Food Safety Criteria for listeria in smoked and gravad fish, and raw milk cheese are not always met

Listeriosis is rare in humans. However, since they can cause severe illness such as meningitis and miscarriage, foods contaminated with high quantities of listeria - typically smoked or gravad fish, soft and semi-soft cheese made from raw milk - are especially problematic. In contrast, food contaminated with salmonella, are on the decrease. Consistent control programmes in animal populations have contributed to this success. This improvement is also reflected in a decrease in the number of salmonella infections in humans, as the data of Robert Koch-Institute show. For campylobacter too, a decreasing proportion of positive samples in animal populations is observed. Nevertheless, campylobacteriosis continued to be the most common food-borne infectious disease in humans in 2011. Bacteria, found in animal populations and on food, that are multi-resistant to antibiotics continue to pose a problem. They contribute to a situation where consumers are colonised by multi-resistant germs. "Although this decrease in salmonella contamination is quite favourable, it is no reason to give the all-clear. For consumers, raw meet continues to be a source of microbiological hazards and necessitates careful handling of such foods", emphasises BfR President Professor Dr. Dr. Andreas Hensel. Strict compliance with the rules of kitchen hygiene and thorough cooking provide effective protection against food-borne infections. "Food business operators must take suitable measures to ensure that only foods are placed on the market for which the food safety criteria for listeria are not exceeded if they are handled and stored correctly", Hensel clarifies.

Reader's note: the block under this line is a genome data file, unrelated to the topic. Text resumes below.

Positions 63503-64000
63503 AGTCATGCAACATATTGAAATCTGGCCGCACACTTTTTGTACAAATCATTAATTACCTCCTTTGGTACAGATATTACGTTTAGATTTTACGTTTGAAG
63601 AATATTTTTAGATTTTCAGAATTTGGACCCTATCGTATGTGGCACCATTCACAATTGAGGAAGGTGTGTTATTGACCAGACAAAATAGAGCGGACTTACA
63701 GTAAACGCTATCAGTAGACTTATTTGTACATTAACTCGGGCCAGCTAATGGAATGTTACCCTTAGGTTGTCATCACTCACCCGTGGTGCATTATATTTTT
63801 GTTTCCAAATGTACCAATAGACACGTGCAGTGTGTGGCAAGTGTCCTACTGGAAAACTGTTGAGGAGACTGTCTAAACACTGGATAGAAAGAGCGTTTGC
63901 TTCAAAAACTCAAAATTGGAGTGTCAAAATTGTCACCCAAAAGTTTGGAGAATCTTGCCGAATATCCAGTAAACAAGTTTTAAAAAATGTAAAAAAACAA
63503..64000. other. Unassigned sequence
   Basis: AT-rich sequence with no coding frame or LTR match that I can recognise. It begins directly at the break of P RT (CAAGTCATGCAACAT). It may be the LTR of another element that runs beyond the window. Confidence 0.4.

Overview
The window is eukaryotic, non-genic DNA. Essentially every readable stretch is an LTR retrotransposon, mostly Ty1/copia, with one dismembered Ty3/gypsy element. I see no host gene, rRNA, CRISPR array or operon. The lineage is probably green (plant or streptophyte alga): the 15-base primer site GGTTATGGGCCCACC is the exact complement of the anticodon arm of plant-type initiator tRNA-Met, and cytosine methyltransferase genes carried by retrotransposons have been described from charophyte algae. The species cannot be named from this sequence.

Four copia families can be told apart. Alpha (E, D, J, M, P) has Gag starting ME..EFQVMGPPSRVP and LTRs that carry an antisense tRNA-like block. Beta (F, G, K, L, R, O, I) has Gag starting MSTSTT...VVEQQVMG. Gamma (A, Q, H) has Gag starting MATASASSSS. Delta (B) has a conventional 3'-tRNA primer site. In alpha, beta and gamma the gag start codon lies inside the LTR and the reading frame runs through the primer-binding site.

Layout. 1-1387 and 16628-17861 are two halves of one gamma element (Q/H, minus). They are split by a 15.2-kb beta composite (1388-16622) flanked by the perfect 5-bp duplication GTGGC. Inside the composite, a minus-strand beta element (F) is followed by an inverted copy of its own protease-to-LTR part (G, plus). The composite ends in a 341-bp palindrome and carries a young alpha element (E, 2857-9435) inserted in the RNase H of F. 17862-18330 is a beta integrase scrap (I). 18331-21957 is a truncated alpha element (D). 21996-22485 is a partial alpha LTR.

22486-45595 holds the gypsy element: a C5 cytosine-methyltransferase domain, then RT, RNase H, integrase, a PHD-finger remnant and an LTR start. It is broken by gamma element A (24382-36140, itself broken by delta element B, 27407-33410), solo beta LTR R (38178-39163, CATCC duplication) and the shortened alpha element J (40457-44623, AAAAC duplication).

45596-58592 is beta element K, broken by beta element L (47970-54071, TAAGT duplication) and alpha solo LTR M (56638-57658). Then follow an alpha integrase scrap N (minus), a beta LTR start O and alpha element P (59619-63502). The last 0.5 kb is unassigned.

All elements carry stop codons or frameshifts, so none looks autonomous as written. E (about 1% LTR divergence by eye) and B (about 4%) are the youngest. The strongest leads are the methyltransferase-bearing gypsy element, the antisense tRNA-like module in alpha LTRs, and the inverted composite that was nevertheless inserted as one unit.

As part of an EU-wide baseline study, the BfR has investigated the presence of Listeria monocytogenes in smoked and gravad fish, soft and semi-soft cheese and also in heat-treated meat products. These foods are known to be potential carriers of elevated quantities of listeria. Overall, study results show that the prescribed microbiological criteria for Listeria monocytogenes are not always strictly adhered to in ready-to-eat foods. When limits are exceeded there is a risk of consumers contracting a Listeria monocytogenes infection. It is therefore imperative for food producers to ensure that the regulations are consistently met.

While infections from listeria are much rarer in humans than infections from salmonella and campylobacter, they do pose a special problem due to the severity of the illness they cause. In humans, Listeria monocytogenes can cause severe meningitis and miscarriage. For pregnant women in particular, the recommendation therefore is to refrain from eating smoked and gravad fish and raw milk cheese in order to minimise the risk of infection.

The control programmes against salmonella in poultry populations which have been implemented consistently for years have proved successful for laying hens in particular. Improvements in slaughtering hygiene have also led to a reduction in the salmonella prevalence in beef and pork. The proportion of fresh beef and pork samples contaminated with salmonella was reduced to below 1 per cent in 2011. Slightly higher detection rates were found in minced meat as well as wild boar and poultry meat. The frequency of detection of campylobacter in broilers and broiler meat fell somewhat compared to previous years: in 2011, 25.1 % of animals slaughtered and 31.6 % of the broiler meat samples were contaminated with campylobacter. These are the results of the zoonosis monitoring programme 2011. A comparison with detection rates from previous years clearly shows that in 2011 less salmonella and campylobacter was detected on food. However, for other zoonotic pathogens such as VTEC and Yersinia enterocolitica no decrease was observed. Studies in the years to come will show whether the positive trend for campylobacter is a permanent improvement or not.